9.2.2  Environmental modification

Environmental modification includes drainage, filling, land levelling and transformation of impoundment margins (e.g. ditches to restrain livestock). Although these modification works are usually of a permanent nature, proper operation and adequate maintenance are essential for their effective functioning. The following are some of the environmental modification activities useful for mosquito control:

Removal or destruction of breeding sites

Mosquitoes do not need big swamps, ponds and big water bodies to lay their eggs and complete their life cycle. Very small water collections such as in hoof-prints, abandoned cans, jars and tyres can serve as mosquito breeding grounds. Therefore, small containers serving as breeding sites can be removed, destroyed or covered to deny access to mosquitoes.

Filling breeding sites

Filling of mosquito breeding sites with soil, stones, rubble, ash or rubbish is the most permanent control measure available. It is most suitable for reducing breeding sites that do not require much filling material, such as small depressions, water holes, borrow-pits (a hole that has been excavated by people as a source of soil, stones or dirt), and abandoned ditches or pools. On a small scale, no special expertise is needed and communities can carry out the work with shovels, picks, carts and other simple equipment. The filling material should be obtained without creating new breeding sites. Waste materials can be used for most of the filling. If refuse is used, it should be compacted (pressed down hard) and covered with earth to prevent breeding by flies. Very large areas can sometimes be filled at little cost by making use of waste soil and stones left over from a construction project.


Proper drainage reduces mosquito breeding. The drainage of water can be accomplished by constructing open waterways and dykes with tidal gates, subsoil drainage and pumping. Leakages, obstructions and small pools or puddles of residual water in drainage ditches often afford suitable breeding sites for mosquitoes. The planning and construction of some drainage systems are complicated and require the expertise of engineers. However, some small-scale drainage works intended to control mosquitoes can be carried out by community members using simple equipment (Figure 9.1).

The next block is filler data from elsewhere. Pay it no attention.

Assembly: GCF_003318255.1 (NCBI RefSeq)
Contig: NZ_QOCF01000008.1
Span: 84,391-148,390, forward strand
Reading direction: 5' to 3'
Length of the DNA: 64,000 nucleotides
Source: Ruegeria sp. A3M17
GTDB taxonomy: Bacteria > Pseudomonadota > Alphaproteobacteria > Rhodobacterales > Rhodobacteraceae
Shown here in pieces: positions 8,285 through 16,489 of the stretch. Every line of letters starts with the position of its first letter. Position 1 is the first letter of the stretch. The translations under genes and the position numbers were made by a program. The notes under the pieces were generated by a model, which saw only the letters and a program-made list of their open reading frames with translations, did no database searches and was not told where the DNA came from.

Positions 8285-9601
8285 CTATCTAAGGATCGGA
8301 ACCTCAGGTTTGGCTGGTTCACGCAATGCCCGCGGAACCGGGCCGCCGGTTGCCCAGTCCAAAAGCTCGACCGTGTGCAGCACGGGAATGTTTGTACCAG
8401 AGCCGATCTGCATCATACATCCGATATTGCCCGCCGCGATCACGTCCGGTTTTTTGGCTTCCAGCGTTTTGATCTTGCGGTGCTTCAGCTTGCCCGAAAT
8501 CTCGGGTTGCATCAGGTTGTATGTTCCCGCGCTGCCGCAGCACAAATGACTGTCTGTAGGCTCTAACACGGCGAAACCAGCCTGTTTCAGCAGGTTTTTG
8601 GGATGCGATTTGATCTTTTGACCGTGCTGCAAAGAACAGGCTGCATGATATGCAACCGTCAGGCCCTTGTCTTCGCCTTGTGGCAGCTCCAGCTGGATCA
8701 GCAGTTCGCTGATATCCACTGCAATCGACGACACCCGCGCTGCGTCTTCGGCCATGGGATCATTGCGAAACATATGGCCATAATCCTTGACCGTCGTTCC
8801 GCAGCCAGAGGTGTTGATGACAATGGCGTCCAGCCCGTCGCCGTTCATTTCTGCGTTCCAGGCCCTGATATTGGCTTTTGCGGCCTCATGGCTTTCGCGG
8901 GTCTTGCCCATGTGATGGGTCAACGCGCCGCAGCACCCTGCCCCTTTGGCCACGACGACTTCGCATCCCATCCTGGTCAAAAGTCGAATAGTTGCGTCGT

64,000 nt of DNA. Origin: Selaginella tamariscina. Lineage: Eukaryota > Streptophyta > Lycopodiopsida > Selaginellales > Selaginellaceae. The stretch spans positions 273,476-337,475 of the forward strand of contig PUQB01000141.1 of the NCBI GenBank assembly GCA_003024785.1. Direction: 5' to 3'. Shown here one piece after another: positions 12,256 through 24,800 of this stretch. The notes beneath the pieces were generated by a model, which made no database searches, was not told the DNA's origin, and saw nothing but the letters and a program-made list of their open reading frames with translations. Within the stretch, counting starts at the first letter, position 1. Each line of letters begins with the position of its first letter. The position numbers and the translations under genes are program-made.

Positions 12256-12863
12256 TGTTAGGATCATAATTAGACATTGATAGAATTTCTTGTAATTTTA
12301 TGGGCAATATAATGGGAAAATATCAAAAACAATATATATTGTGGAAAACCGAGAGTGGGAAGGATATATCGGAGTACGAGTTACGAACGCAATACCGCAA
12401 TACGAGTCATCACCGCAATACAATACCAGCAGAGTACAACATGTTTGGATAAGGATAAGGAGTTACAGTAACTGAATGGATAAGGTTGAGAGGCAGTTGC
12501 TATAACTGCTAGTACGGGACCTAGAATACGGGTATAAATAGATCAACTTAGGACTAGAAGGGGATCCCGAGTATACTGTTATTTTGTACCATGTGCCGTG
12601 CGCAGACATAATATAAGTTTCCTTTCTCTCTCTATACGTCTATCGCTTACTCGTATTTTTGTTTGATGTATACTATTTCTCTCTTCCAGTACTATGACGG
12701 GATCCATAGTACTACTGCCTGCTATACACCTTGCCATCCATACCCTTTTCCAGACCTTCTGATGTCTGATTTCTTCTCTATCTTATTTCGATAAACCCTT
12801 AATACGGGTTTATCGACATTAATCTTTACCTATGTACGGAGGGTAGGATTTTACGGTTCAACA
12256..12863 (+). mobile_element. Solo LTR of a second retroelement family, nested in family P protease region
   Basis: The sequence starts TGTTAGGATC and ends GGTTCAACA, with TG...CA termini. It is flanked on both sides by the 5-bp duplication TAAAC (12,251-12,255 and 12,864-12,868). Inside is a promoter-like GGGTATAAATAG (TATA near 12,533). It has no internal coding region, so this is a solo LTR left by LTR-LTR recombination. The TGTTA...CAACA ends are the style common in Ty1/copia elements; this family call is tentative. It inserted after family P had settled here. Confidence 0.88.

Community members digging a ditch.
Figure 9.1  Community members digging a ditch to drain mosquito breeding pools. (Photo: Dr Daddi Jima)
Open earth drains for larval control.
Figure 9.2  Open earth drains for larval control. (Source: WHO, 1997, Vector Control Methods for Use by Individuals and Communities)

Open ditches

Open earth drainage ditches like those in Figure 9.2 are the simplest to construct. They are used to prevent the accumulation of excess rainwater in depressions in the ground and to dry out marshy areas, borrow-pits, ground pools and other accumulations of surface water. The ditches carry the water away to an appropriate, lower-lying outlet, such as a river, stream, pond, soak away pit or main drainage ditch. They should follow the natural flow of water along the surface.

As shown in Figure 9.2, a main ditch may have several lateral or secondary ditches to collect water that does not readily drain into the main ditch.

Planting eucalyptus trees

As shown in Figure 9.3, eucalyptus trees can be used for drying marshy areas and other plots of land with a high water table. Species that grow rapidly and use a lot of water are particularly suitable. The trees dry the land by allowing water to evaporate through their leaves. For optimum evaporation they should be planted with adequate spaces between them. An additional advantage of the trees is their commercial value.

A forest.
Figure 9.3  Planting eucalyptus trees helps to drain marshy land where mosquitoes could breed. (Photo: Dr Yemane Ye-ebiyo Yihdego)

9.2.1  Environmental management for vector control

9.2.3  Environmental manipulation